The Patient Voice: whose voice is it anyway?

UK Rare Disease Framework was published January 2021. One of the key underpinning themes is: The Patient voice. 

The Framework says:

Patients, their families, carers, and the organisations that represent them live with the realities of a rare disease every day. 

They have a great amount of knowledge and lived experiences to share which can be hugely valuable to policy makers and service providers when designing services for rare disease patients. 

In addition the framework also says that:

We will continue to put the patient voice at the heart of its decision making and     collaborate closely with patients and patient organisations. 

Any commitments will be developed in consultation with patient representatives.

Giving particular consideration to ensuring representation from those whose voices can often go unheard, including patients from Black and Minority Ethnic (BAME) or disadvantaged backgrounds.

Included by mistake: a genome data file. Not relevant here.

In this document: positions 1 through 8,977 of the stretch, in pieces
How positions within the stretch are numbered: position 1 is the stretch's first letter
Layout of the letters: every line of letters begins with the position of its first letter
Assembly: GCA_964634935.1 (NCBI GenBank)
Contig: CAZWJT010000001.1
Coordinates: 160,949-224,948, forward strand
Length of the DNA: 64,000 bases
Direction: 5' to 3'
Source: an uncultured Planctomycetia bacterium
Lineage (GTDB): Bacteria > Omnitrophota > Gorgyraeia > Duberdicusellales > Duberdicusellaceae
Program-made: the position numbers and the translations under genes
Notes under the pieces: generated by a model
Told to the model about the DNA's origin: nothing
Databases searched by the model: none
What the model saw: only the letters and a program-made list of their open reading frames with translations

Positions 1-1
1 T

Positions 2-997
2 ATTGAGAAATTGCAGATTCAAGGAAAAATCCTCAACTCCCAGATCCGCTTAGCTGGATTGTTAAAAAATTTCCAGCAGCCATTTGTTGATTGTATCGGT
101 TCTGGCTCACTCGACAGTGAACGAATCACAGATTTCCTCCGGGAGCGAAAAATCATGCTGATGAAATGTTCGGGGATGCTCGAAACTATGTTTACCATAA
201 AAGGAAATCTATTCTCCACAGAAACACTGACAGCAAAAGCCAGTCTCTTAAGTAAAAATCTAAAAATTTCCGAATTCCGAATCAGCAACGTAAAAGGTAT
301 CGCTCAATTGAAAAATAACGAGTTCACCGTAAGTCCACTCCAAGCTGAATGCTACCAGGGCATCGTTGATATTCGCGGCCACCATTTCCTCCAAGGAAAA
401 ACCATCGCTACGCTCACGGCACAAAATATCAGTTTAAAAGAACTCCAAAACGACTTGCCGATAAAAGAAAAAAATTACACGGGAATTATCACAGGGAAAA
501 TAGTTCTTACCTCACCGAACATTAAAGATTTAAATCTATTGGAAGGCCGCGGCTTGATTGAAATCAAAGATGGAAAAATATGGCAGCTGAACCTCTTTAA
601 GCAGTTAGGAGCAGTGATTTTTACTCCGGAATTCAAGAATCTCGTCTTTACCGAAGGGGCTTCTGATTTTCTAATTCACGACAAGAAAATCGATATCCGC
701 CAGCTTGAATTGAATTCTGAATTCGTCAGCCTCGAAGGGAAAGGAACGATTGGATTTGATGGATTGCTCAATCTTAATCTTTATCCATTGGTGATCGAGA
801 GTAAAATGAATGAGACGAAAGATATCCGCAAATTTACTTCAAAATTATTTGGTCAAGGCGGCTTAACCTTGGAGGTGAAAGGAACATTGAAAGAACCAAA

The Patient Voice

The are increasing calls for public participation and engagement in practice and research initiatives. The Patient Voice needs to be at the forefront of any  effective collaboration between:

1. The rare diseases community.

2. Health and social care professionals.

3. The life science or pharmaceutical industries. 

This collaboration provides the potential for a powerful and dynamic triad which embeds public engagement and involvement in health and social care research and practice. 

Triangulation – the dynamic triad

Different fields of practice will use different methods of engagement with the patient, however bringing together different approaches can result in producing outcomes which can strengthen the findings of a study or initiative. Triangulation or mixed-methods research is an approach which uses more than one kind of method in each study. 

Powerful Story telling

Combing the patient’s story with traditional research approaches can provide depth and understanding of the journey to diagnosis, care and support.


Many people living with the effects of a rare disease are challenged by having a physical disability: the addition of psycho-social challenges, may discourage them from engaging in research or health and social care initiatives.  

Listening to the Patient Voice can provide deeper understanding of the needs of the  the Rare Disease Community. 

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